Brothers has grown away from its funky blues-club vibe of days past. Now it features three rooms: a restaurant/tavern, a wine bar that specializes in acoustic sounds, and the roomy Music Hall, which hosts rock, blues, jazz, and reggae acts.
During the week, Westside Irish play competitive darts in the back of this pub. Weekends, the room fills with regulars.
As rugged as XO's distinctive stainless-steel motif is the local underground hip-hop performed there. On weekends, the mics are open for poetry slams and MC battles.
The former Rockies is now Cocktails Cleveland.
In the far corner of Brookpark Road, this blue-collar gents' club has rock and roll on the menu. Dress code is casual, but not too casual. Admission 18 and over.
In addition to offering hot dogs with dozens of toppings, the Dog slathers on the live music — with an emphasis on local indie-style bands, mixed with some cool out-of-town rockers you wouldn’t have known about otherwise.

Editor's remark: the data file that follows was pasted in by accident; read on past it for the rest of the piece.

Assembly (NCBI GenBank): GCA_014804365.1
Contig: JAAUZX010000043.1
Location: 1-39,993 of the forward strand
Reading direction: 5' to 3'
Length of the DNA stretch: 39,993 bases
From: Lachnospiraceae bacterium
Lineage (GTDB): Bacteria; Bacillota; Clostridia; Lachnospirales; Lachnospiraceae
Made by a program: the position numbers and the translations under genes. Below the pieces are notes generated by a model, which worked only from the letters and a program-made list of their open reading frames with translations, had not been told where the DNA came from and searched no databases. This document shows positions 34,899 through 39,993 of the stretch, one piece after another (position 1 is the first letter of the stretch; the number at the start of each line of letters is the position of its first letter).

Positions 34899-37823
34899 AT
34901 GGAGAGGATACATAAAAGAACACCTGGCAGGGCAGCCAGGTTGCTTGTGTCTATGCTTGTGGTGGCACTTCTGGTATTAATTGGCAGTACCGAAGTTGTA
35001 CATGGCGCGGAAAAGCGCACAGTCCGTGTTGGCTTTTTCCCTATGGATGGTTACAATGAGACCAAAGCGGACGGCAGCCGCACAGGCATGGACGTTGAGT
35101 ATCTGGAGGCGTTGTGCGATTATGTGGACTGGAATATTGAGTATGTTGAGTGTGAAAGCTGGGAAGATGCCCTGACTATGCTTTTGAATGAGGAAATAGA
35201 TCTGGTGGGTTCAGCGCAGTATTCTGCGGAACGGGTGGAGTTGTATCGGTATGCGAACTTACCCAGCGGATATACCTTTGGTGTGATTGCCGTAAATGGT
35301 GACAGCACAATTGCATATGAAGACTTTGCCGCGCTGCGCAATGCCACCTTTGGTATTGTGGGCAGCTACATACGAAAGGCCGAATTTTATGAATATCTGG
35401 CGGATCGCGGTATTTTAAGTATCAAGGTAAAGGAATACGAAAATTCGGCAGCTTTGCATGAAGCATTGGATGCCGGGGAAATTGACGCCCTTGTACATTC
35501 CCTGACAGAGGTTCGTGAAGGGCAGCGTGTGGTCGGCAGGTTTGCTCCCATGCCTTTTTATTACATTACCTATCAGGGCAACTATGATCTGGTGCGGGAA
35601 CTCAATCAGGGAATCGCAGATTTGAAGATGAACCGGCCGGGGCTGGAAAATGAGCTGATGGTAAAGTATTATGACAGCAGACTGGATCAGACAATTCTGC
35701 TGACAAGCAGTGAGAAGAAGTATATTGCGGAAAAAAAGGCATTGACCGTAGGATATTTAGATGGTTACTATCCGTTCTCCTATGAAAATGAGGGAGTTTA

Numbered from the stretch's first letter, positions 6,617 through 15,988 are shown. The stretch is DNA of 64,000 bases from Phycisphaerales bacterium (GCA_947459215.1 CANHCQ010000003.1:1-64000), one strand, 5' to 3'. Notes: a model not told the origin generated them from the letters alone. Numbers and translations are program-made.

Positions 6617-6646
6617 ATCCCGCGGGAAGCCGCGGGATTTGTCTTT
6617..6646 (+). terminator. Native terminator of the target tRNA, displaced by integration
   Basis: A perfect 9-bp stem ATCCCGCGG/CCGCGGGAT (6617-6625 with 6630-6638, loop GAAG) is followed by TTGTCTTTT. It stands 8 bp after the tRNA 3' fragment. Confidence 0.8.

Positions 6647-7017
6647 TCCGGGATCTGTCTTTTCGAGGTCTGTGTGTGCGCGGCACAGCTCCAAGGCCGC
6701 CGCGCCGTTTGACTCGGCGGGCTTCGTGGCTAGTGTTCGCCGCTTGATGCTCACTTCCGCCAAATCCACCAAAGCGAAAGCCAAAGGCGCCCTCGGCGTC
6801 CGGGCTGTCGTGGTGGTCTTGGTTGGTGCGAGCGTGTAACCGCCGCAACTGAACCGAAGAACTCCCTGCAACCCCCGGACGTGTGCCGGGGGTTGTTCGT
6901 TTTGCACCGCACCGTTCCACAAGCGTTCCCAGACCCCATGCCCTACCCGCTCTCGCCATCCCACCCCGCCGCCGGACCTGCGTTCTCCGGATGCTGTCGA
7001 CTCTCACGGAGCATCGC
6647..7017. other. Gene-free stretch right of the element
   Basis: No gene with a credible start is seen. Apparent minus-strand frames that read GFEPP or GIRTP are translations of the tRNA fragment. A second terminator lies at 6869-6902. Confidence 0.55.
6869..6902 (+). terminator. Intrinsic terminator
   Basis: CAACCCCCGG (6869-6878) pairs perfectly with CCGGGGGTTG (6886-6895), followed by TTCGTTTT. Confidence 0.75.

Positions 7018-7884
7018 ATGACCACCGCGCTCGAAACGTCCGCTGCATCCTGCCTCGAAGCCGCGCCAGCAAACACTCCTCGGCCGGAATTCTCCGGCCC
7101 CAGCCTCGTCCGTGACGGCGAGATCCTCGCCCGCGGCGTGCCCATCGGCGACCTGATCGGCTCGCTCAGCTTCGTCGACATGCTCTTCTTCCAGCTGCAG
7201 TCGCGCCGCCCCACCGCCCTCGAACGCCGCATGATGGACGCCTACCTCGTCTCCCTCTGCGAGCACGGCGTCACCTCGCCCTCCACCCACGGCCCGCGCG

They won't bat an eyelash at extremely casual wear at Highland Square Tavern, where the crowd prefer music that rocks -- and their equally liberal working definition of "rocks" includes Sublime, Snoop and Journey.
From loose-tie suits to no-collar types, off-duty West Siders begin filtering into this neighborhood sports bar during happy hour.
Inside the former Score, this alternative sports bar has plenty of hi-def flat-screen TVs to entertain during happy hour, a sound system that pumps European dance music and house on the weekends, and a big punching bag that's always wide open.
Formerly Club Paraiso, Latin Touch is now spicier, with a stage for live music, and DJs who supply a constant flow of reggaeton, merengue, bachata and salsa. The crowd is on the upside of casual, and they’re always ready to dance.
An Old Brooklyn Favorite for over 16 years, the Nickel is a little bit sports bar and a little bit dance club for the 21-and-over crowd, with big-screen TVs, a dance floor and regular karaoke nights.
Now That’s Class specializes in D.I.Y. vibe — but with professionalism and welcome predictability. And the music? It could be anything from punk to avant-jazz to hardcore — or some combination.
The former indie-techno-garage-noir hang on the West Side is now morphing into an Irish-leaning tavern.
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